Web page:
JANUARY -- Named after Janus, the god of doors, gates, transitions, beginnings and endings. He is a god with two faces; one looked back while the other looks forward.
He was the beginning and end of conflict for the Romans. His major temple in Rome was a key indicator if they were at war or peace. At war, the doors of the temple were open, while the doors would be closed when they were at peace. Let's just say that those doors didn't close very often.
His image came in different ways. Sometimes one face would have a beard while the other did not, or they could both be bearded. In some places he had four faces. Plus, his image is on coins because in some stories, he introduced money.
JUMPING THE BROOM -- This tradition has been carried out for many centuries. It may have been before even handfasting. The Welsh tradition of priodas coes ysgub (broomstick wedding) might have come from the Romany (gypies) of Wales before it spread to a country-wide tradition. The broomstick would be set in the doorway at an angle. The couple would jump over the broom together, but if the broomstick was touched the marriage was considered invalid.
The besom is used for the modern tradition. It's a way to star a marriage with a clean slate. In other words, to jump the broom is a meaningful way of starting life together with the past swept away. Usually it takes place after the wedding ceremony.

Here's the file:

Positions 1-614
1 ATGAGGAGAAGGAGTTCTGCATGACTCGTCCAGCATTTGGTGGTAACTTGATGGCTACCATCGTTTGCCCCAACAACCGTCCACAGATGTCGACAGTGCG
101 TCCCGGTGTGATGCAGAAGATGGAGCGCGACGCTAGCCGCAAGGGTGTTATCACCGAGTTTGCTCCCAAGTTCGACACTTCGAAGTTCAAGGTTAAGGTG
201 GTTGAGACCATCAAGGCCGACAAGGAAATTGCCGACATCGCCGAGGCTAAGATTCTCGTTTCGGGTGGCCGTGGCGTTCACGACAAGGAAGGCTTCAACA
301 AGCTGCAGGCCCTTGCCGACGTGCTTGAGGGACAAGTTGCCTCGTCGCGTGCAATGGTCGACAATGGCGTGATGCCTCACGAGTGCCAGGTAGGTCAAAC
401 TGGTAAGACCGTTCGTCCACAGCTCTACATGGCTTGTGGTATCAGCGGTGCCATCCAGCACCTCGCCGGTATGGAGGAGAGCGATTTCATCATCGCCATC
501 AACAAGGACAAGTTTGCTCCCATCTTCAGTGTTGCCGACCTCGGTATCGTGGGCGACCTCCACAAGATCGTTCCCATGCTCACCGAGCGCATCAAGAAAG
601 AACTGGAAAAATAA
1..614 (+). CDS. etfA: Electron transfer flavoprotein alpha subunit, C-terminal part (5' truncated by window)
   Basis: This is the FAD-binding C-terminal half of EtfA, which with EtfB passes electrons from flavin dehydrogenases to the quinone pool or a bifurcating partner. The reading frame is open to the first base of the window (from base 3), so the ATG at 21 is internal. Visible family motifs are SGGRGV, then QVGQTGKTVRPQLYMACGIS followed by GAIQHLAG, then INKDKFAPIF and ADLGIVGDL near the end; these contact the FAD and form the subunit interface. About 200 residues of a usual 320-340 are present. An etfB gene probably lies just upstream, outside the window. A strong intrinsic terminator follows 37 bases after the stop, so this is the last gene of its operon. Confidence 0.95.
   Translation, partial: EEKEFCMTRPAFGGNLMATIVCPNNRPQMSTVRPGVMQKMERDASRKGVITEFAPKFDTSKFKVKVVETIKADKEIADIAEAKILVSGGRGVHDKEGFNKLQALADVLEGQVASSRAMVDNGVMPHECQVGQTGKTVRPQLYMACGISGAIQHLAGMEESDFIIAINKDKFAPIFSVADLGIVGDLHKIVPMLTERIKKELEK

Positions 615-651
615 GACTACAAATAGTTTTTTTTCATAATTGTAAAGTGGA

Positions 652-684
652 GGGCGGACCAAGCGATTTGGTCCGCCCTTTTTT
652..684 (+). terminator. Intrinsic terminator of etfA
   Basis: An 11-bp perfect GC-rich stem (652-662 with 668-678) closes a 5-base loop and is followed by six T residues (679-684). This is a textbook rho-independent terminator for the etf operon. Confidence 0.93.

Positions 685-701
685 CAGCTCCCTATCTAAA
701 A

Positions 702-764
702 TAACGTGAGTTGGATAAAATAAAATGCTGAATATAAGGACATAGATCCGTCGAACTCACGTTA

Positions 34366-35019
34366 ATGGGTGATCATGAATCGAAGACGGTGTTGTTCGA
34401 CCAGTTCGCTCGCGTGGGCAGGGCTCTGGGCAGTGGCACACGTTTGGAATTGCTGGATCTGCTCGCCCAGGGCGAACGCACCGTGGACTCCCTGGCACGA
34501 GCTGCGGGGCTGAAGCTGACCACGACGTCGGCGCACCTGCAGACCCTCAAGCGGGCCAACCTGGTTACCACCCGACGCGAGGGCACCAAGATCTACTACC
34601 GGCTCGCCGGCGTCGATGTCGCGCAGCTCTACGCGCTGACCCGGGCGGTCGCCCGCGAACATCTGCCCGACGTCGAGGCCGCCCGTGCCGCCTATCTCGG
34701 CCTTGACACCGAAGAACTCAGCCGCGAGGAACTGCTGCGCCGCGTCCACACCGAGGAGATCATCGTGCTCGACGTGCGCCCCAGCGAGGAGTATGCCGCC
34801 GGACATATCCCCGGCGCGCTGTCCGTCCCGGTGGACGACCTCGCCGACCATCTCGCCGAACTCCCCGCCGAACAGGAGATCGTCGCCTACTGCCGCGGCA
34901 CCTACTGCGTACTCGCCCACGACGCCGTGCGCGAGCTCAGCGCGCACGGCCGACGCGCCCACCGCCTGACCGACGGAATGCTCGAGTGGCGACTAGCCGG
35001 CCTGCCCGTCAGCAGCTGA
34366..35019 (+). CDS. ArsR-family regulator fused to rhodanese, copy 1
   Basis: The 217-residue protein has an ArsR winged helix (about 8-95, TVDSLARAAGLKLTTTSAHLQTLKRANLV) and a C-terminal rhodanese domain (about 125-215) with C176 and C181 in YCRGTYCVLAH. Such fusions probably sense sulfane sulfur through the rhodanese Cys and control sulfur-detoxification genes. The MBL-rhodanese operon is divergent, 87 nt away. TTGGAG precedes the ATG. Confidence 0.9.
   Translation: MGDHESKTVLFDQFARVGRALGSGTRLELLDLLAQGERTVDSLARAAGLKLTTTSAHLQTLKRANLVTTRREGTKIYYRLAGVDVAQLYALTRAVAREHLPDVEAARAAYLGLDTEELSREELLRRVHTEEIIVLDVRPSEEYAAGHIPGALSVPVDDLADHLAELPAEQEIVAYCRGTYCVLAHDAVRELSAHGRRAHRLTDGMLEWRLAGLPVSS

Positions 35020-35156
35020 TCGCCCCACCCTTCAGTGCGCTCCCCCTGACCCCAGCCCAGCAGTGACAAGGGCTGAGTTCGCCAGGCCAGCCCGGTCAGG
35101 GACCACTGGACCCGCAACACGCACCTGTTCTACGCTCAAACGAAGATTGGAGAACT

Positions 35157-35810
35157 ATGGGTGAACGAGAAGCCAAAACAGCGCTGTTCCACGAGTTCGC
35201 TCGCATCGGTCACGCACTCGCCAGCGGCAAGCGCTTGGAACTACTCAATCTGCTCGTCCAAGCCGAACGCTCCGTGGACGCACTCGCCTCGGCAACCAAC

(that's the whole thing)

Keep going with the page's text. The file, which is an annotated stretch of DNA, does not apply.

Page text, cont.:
Historically, in Antebellum America, plantation slaves used this as a way to marry since they had no legal means of taking their vows. Whether it came from their white masters or from their own countries of origin is still debated.
JUNE -- Named for the goddess, Juno (aka Hera). She was the wife/sister of Jupiter (aka Zeus). She was the patron goddess of marriage and women. She is one of the principle goddesses of the Roman pantheon.
The protecting guardian spirit of females was called a juno, which was a genius (aka family ancestor from the underworld originally). There were different ones for virgins, married women, marriage, and brides.
Disclaimer: None of these pictures belong to me. I found them on Google.